Virginia bypass decision 'imminent' – Anglo Celt

The announcement of the preferred route for the long-awaited Virginia bypass is “imminent”, The Anglo-Celt has learned, after advisors met with council officials to discuss the project this week.
Towns and villages located closest to the route are set for a major economic boost – with house prices in those areas expected to rocket.
Confirmation of the route is expected tomorrow (Thursday), August 19.
It follows the second public consultation, completed online late last year, from which five corridor options emerged, with variations and potential link roads between them.
The options include one route to the Oldcastle side of Lough Ramor, and four others to the Bruse Hill side of the lake. Virginia is the last remaining town on the N3 from Dublin to the border, and the only town on the national primary road network within 100 km of the capital, not yet bypassed.
A key commitment for the region under the Government’s Ireland 2040 plan, JB Barry Transportation Ltd is tasked with guiding the project through planning and design phases. The firm was hired after the council’s previous design for the route, agreed as far back as 2003, was binned.
Council officials and councillors met with representatives of Barry Transportation at the Hotel Kilmore on Monday, August 16. The firm previously worked on the delivery of the section of the M3 Clonee to North of Kells and M1 Northern Motorway.
Next steps
The new scheme is currently at Phase 2 ‘Options Selection’, and will revert back again to public consultation once the preferred route is formally announced. That third period of public consultation will run until the middle of next month.
The next steps include Design and Environmental Evaluation (Q4 21/Q1 22) and then, subject to Government approval, a formal planning submission, followed by Environmental Impact Assessment Report (EIAR) and Compulsory Purchase Orders, due Summer/Autumn 2023.
The final phases (5-7) will require a multi-disciplinary consultancy team and take into account the substantial increase in traffic volume along the M3/N3. This will be the subject of a separate tendering process, not expected until at least 2024.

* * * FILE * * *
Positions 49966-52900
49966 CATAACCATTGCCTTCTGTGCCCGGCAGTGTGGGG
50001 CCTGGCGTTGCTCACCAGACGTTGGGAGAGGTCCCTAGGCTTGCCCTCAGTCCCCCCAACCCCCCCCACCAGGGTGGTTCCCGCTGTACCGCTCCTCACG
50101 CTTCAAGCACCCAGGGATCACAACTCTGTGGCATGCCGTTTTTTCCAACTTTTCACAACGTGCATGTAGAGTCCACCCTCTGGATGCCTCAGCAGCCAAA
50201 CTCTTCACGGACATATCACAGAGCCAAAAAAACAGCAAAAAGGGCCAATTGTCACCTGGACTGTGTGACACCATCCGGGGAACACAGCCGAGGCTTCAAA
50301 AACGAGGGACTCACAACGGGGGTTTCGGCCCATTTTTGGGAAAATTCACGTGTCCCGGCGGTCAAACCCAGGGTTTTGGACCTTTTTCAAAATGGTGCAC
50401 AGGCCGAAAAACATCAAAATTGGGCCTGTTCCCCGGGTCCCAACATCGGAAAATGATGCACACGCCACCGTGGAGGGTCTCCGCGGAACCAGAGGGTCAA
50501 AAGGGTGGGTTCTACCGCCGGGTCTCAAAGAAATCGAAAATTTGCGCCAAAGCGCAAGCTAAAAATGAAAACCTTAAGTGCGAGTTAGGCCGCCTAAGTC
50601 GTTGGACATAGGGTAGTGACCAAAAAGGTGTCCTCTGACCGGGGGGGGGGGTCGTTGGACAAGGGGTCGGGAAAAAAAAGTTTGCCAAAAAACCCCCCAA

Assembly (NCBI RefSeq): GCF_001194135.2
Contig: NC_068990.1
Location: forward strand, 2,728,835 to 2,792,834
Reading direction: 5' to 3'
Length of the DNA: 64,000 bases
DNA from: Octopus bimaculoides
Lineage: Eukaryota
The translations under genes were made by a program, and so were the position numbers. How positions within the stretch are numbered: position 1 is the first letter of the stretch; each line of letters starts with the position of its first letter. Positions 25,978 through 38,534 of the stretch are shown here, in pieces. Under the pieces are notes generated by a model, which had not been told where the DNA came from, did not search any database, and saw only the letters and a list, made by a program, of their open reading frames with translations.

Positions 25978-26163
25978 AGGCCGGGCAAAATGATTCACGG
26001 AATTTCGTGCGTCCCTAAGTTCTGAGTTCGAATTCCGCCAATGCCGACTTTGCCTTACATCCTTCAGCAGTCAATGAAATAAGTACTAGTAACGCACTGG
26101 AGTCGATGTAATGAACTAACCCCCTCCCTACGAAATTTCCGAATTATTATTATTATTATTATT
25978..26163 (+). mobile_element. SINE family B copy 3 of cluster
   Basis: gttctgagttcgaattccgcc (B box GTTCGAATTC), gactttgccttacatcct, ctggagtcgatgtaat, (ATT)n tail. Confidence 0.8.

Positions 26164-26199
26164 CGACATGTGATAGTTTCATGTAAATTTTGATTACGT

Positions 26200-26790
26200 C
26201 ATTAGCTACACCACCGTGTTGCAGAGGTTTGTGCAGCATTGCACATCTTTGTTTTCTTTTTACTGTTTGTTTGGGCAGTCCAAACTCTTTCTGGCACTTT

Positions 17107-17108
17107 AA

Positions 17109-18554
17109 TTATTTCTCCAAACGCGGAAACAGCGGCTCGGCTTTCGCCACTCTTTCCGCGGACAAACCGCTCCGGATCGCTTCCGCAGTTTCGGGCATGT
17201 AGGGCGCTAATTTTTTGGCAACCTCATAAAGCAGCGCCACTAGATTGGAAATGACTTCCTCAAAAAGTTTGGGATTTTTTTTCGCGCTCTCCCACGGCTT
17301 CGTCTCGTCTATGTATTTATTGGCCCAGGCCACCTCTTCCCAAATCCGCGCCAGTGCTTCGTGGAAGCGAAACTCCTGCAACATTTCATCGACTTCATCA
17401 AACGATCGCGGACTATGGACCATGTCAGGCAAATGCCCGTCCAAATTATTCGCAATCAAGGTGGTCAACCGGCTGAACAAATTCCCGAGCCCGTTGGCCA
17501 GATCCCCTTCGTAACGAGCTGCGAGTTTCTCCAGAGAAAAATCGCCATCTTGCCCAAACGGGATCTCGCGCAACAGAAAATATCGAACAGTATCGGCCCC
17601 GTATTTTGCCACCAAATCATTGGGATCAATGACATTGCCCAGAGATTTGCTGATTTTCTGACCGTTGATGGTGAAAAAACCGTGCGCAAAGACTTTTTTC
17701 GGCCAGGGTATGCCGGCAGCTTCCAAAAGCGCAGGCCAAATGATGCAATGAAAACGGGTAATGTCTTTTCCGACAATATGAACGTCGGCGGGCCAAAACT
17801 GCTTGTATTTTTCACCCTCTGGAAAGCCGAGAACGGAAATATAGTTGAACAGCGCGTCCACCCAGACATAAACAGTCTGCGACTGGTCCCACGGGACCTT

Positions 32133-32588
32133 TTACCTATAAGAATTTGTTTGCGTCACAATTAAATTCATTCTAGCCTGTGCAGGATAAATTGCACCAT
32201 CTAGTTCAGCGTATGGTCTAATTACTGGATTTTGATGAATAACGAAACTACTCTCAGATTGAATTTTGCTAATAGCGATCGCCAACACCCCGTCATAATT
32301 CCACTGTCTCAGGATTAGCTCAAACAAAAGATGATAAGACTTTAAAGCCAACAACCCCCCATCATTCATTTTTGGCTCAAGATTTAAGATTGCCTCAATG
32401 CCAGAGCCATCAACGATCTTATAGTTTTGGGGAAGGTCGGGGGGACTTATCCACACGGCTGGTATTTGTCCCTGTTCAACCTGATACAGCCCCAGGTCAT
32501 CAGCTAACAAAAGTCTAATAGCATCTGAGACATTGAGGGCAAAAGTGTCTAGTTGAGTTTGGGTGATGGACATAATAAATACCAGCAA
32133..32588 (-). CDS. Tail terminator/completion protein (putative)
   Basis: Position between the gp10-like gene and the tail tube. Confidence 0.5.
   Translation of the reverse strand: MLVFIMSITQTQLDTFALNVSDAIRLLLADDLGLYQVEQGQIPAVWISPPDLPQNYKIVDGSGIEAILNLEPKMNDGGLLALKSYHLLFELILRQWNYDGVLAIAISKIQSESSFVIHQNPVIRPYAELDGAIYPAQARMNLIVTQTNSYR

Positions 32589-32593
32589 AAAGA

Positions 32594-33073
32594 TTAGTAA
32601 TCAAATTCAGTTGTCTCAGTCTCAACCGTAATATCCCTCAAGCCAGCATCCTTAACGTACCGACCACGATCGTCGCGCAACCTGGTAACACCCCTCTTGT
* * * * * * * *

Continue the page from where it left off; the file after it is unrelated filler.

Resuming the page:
It has also been noted previously that the seven-phase bypass could take up to 10 years to deliver.
At least €2m will be spent in the coming years moving the bypass plan forward, with the council working in partnership the local authority in Meath on the project, and in association with Transport Infrastructure Ireland (TII), formerly the National Roads Authority.
The total estimated cost could to reach as high as €130m.
The council believe, once delivered, the bypass will greatly improve safety on the N3, as well drastically reducing congestion, which has blighted Virginia town for years.
The local authority also hope to tap into the development potential of 81-acres of council owned land at Burncarragh, east of Virginia.
Routes A and C are the only options to emerge from the second public consultation with off-roads linking the junction at Dunancory (Oldcastle/ Ballyjamesduff), and at Burncarragh, where the Glanbia milk protein processing plant is also located.
The council, meanwhile, has moved to block any potential development on lands along corridors they feel would “interfere” with the delivery of the Virginia by-pass project.
The stipulation to stave off development along proposed route corridors was passed unanimously by elected members when considering a Material Amendment to the Chief Executive’s Draft Cavan County Development Plan 2022-2028 earlier this year.
The amendment, put forward by council chief Tommy Ryan, stated that the N3 corridor is a ‘critical cross border economic route’, initially identified by the local authority in the 1980s.
All routes for the new bypass link the N3 near Derver before rejoining north of Virginia at Lisgrey, and registered landowners who have lands within the emerging preferred option corridor will be informed prior to a formal announcement being made this week.


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